Flysch is a sedimentary rock formed by the alternate deposition of thin layers of silt and sandstone, found near shorelines that were rapidly experiencing changes in sea level. They are formed underwater along the continental shelf when the area undergoes large structural deformation due to interaction of tectonic plates. As the continental plate gets shoved and heaved, landslides deposit layers of sediments. Due to the different sedimentation speed of grains with different size, a gradation takes place. Bigger particles sink faster and build up the ground layer and are overlain by finer grains. These landslides occur in irregular intervals resulting in the formation of layers upon layers of grains with thickness ranging from a few centimeters to several meters in some cases. At some point, structural deformation caused by colliding tectonic plates tilts the sedimentary beds to near vertical. Over time, the less resistant layers weather out more quickly creating long parallel grooves in the rock.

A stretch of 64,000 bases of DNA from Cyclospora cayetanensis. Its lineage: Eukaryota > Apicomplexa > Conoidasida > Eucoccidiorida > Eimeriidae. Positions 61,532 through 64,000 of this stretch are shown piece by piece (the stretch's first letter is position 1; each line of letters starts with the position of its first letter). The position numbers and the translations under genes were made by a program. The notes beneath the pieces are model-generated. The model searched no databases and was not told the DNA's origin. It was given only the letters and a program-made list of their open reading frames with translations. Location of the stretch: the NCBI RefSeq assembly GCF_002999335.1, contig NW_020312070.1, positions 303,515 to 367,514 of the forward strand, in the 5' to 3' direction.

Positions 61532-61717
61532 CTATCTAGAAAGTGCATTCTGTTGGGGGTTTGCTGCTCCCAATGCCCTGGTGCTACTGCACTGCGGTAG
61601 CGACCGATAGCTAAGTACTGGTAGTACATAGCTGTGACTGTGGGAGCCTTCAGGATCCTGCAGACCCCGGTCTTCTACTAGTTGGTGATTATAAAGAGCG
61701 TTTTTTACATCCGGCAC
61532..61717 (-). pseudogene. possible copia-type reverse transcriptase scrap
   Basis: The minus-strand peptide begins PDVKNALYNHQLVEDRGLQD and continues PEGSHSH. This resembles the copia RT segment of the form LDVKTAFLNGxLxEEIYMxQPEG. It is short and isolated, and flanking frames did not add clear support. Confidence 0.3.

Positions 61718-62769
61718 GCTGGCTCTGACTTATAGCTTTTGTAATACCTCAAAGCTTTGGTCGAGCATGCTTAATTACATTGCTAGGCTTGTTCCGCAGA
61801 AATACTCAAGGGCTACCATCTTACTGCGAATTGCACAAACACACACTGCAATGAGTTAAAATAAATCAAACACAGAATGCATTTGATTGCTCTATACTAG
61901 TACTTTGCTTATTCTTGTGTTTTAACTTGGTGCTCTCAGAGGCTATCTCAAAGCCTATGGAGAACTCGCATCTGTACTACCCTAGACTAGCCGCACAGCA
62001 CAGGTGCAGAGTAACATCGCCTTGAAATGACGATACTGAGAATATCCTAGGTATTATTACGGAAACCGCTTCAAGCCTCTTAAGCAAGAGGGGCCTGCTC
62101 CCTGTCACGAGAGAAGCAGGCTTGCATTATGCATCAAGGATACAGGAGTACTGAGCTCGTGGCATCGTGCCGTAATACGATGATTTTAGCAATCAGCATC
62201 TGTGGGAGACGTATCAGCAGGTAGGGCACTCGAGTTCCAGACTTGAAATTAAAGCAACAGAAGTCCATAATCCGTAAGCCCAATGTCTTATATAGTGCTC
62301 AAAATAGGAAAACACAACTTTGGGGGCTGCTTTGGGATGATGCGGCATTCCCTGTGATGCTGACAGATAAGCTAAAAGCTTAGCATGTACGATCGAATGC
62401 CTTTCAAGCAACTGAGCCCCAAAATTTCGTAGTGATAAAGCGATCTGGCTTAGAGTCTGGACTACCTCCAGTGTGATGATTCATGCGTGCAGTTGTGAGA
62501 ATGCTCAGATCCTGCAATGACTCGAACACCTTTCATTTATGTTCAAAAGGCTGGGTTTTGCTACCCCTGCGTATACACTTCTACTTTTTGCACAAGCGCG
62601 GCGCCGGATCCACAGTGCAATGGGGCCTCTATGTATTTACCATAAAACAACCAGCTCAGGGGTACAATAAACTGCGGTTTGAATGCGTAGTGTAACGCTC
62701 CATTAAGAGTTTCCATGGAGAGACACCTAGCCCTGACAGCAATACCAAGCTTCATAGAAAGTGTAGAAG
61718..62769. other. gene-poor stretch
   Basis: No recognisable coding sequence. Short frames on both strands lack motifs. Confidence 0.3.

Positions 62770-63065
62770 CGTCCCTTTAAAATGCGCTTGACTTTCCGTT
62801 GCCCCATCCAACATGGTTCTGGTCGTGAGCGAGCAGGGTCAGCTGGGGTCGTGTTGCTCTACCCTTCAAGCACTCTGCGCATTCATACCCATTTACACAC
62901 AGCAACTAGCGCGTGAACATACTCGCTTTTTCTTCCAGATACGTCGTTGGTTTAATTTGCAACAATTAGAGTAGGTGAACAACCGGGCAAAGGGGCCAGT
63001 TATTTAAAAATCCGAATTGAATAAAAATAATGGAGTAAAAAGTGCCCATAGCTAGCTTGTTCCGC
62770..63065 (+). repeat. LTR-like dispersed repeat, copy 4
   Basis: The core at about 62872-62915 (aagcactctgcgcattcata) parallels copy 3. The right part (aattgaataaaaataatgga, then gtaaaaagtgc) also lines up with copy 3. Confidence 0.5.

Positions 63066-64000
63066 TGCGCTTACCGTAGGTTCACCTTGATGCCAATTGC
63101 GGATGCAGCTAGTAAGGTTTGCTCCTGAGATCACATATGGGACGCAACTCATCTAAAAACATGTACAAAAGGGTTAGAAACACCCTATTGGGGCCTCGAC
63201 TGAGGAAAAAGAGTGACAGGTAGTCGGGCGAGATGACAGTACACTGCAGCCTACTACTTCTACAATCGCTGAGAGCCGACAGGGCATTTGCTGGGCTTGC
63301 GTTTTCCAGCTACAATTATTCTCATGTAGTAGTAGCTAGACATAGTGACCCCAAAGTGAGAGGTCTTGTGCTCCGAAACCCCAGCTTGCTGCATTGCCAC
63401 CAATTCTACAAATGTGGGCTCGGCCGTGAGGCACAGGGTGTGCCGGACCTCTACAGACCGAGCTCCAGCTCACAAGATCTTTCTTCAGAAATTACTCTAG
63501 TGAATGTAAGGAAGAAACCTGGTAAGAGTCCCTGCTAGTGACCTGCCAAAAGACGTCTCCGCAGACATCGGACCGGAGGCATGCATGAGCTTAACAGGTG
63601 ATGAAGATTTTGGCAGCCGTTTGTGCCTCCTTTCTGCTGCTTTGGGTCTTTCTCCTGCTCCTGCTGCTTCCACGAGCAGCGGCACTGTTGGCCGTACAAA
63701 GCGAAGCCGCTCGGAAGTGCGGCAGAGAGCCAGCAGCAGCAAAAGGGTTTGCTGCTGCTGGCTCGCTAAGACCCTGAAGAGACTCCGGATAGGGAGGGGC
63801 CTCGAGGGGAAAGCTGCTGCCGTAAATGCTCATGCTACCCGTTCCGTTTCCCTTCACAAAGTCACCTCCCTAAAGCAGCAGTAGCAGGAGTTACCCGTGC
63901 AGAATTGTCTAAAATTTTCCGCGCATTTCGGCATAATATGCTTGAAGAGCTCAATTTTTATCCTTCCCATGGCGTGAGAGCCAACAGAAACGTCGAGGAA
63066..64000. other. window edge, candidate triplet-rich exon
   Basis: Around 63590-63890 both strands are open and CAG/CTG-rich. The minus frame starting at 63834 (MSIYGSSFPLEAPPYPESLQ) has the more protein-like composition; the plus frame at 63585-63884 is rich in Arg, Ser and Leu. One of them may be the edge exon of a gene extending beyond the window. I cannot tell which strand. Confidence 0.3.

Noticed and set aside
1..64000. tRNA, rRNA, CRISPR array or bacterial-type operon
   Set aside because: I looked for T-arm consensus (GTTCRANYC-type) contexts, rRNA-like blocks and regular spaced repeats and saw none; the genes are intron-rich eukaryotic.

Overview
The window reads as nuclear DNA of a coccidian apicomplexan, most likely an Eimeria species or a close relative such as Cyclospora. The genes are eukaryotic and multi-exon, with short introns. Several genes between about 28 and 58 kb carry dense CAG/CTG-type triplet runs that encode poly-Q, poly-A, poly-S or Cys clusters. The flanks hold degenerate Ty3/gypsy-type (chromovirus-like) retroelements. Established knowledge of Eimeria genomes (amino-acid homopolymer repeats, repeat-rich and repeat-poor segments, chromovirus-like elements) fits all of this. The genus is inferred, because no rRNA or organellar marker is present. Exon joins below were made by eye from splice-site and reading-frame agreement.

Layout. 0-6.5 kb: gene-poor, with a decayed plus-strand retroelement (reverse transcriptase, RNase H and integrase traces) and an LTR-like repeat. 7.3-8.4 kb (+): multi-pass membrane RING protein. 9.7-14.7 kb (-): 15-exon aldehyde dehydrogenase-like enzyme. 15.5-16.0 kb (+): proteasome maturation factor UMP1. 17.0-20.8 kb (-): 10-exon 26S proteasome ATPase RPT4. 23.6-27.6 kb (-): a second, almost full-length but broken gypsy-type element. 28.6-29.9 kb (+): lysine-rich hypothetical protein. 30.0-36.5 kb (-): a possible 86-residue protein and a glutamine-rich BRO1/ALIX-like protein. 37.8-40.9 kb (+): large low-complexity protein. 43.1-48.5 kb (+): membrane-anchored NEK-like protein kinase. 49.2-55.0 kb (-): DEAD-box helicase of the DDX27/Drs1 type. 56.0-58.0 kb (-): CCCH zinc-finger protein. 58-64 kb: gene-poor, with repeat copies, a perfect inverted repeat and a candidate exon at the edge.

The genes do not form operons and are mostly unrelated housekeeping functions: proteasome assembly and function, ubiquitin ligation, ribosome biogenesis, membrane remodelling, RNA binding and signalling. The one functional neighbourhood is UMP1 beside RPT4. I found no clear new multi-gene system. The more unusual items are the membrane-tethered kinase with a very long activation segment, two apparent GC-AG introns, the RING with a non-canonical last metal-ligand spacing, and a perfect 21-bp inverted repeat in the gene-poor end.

One beautiful example of flysch can be found near the town of Zumaia on the northern coast of Spain. The formation is present at the Itzurun beach, and stretches along a distance of about 8 km, between the towns of Deba and Getaria, with Zumaia lying in the middle. These rocks are also the longest set of continuous rock strata in the world.
The flysch in Zumaia were formed over a period of 100 million years. The collision between the Iberian and European tectonic plates exposed these sediments about 50 million years ago. The layers lean west to east so that older strata are located west while the more recent are on the east. These layers provide valuable information of the earth’s history between 100 and 50 million years ago.
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